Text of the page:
I need to walk the talk. It would be impossible to teach blogging, if I wasn’t an avid blogger. I’d lack credibility as a teacher. And my students would know. Teenagers can spot insincerity a mile away. It’s like somebody trying to promote the benefits of reading, but who doesn’t personally read. How do you do that? It lacks passion and authenticity.
My students know I blog. In fact, they know I love to blog. I mention it whenever opportunity allows. They know I blog because it helps me to think. It connects me to others. And most importantly, it allows others to help me shape ideas that are still rough around the edges or in their infancy.
Communication. Connection. Collaboration. Three important words in education.
My presence, as an active member of the blogosphere, also allows me to share with my students the importance of Google Alerts to help them monitor their digital presence on the web. I showed them the most recent Google Alert I’ve received. It was interesting because it showed a site that had used my blog, and I had no idea, until I received the alert. Proof that people will use and promote your blog, if they find it beneficial. And that you do need something like Google Alerts to be aware of it. An important teachable moment that I wouldn’t have had, if I didn’t blog.
It also allows me to talk about the process of writing. Some of my posts come together beautifully, with few drafts or edits. Others are painful, requiring dozens of drafts, and multiple days, as I search for the right word or phrasing. And, finally, the feeling of accomplishment when it is done.
I’ve also been able to show students comments that my blog has received. They provide proof that through blogs you can inspire people you’ve never met. That others might offer help for a project or concept you’re working on. And that many will offer comments to help you expand or clarify your thinking.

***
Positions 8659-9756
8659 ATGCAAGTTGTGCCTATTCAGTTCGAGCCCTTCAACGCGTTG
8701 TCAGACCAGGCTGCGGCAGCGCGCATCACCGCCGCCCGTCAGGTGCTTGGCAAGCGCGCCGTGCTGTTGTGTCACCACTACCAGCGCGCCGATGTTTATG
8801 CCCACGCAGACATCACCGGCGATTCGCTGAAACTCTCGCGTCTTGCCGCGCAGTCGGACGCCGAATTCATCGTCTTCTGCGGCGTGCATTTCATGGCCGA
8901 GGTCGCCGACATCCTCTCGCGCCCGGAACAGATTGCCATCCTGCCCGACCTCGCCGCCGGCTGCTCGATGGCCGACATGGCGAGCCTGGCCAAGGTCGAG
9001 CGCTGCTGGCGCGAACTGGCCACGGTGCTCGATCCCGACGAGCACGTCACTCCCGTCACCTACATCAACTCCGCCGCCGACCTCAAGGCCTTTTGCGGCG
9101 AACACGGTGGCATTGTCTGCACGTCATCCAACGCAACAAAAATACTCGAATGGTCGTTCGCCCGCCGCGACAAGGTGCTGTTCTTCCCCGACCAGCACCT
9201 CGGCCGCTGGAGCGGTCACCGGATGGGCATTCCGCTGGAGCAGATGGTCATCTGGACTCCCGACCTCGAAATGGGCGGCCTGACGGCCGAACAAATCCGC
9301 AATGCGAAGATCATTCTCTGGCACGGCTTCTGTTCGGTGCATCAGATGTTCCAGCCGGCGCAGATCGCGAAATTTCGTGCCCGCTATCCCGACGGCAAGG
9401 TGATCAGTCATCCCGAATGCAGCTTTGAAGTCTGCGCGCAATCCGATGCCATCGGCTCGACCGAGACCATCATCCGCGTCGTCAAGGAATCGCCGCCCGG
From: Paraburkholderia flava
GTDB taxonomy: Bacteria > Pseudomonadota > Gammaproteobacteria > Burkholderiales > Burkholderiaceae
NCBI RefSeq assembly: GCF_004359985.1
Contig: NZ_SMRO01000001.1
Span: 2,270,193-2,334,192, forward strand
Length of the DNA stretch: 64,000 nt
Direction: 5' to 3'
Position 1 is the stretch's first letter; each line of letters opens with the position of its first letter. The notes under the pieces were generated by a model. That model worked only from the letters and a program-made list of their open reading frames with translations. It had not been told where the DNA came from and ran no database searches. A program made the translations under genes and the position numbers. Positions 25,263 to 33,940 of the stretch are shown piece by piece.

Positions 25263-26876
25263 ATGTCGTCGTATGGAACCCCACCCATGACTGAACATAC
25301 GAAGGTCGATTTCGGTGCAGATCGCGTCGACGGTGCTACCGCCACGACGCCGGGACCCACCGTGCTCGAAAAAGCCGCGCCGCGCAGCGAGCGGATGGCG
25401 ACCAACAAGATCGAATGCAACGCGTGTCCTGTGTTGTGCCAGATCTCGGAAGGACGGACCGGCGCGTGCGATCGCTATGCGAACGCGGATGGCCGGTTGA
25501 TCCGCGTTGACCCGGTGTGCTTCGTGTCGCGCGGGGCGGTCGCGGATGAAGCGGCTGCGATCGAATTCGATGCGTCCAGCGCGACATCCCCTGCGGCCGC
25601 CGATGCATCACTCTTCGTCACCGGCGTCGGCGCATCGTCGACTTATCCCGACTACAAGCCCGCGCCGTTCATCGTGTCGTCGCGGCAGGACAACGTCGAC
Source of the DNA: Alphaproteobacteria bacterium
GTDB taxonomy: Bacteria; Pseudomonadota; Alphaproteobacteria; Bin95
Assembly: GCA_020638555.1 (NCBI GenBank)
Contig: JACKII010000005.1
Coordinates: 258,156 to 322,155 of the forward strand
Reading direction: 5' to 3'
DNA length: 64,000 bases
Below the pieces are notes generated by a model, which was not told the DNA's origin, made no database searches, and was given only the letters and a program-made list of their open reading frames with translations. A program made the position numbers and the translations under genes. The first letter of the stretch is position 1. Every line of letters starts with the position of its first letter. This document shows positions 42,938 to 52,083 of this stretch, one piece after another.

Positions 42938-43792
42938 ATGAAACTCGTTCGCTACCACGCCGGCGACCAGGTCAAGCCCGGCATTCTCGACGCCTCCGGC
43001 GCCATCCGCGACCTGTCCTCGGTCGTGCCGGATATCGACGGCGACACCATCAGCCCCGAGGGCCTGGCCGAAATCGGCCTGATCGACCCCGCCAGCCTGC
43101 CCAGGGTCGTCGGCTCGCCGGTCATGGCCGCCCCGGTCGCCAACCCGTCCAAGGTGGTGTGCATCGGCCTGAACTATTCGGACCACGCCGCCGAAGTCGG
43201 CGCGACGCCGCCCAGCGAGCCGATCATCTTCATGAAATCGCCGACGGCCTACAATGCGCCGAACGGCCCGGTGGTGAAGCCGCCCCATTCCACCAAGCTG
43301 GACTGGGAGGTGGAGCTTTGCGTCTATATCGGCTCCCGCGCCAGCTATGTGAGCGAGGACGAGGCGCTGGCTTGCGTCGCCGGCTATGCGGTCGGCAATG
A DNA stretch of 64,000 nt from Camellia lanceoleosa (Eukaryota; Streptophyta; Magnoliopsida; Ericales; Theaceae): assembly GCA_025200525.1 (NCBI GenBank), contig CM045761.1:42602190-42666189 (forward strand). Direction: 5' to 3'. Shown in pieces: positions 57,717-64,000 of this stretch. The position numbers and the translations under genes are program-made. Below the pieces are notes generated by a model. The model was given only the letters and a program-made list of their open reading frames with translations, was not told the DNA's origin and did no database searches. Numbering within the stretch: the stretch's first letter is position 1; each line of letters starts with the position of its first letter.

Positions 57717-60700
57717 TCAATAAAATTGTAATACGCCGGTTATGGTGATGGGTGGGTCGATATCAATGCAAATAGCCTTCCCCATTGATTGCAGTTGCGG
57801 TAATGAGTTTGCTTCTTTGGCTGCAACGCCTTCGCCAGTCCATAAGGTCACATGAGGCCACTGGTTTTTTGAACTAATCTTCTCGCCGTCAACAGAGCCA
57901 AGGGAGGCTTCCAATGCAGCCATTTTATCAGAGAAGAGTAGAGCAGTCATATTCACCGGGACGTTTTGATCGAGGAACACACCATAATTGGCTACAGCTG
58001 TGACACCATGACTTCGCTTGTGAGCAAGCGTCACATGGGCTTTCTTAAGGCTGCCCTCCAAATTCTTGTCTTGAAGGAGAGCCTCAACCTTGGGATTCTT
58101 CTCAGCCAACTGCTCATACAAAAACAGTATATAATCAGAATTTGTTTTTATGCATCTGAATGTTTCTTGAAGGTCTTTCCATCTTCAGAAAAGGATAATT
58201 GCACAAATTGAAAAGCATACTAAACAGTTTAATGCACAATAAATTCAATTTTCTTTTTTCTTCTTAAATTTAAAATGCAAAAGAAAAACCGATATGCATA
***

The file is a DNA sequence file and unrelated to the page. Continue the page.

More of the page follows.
I believe the adage that you can’t take people where you haven’t been. It’s true as teachers. It’s true for our students. Consequently, as educational leaders, we need to be able to speak about blogging from our own experience and offer examples from our own lives. We need to walk the talk.
photo courtesy of flickr cc — pastorbuhro
Good points about authenticity, Shelley. You’re right; students have good noses for hypocrisy. Interesting to hear that you labour so hard on some posts. I often do too, but I’m trying not to do that as often. Many of the people I know who have been blogging for a long time treat their blogs as places for posting tentative thoughts. They don’t worry so much about the craft of writing, but rather, focus on getting their ideas — however half-baked — out into the collective conversation. Maybe that’s what helps them become so prolific.
I guess the lesson in all of this is that there isn’t any particular right way to blog. Your stuff is always a treat to read, so keep doing it your way!
Who are you calling half-baked? 😉
Ha. No, I consider you well done to a crisp! 🙂
Modeling what we teach…what a novel idea 🙂
Authenticity….authenticity..authenticity… Authentic learning experience should be a repeated mantra until we actually get there. Thanks for the reminder Shelly.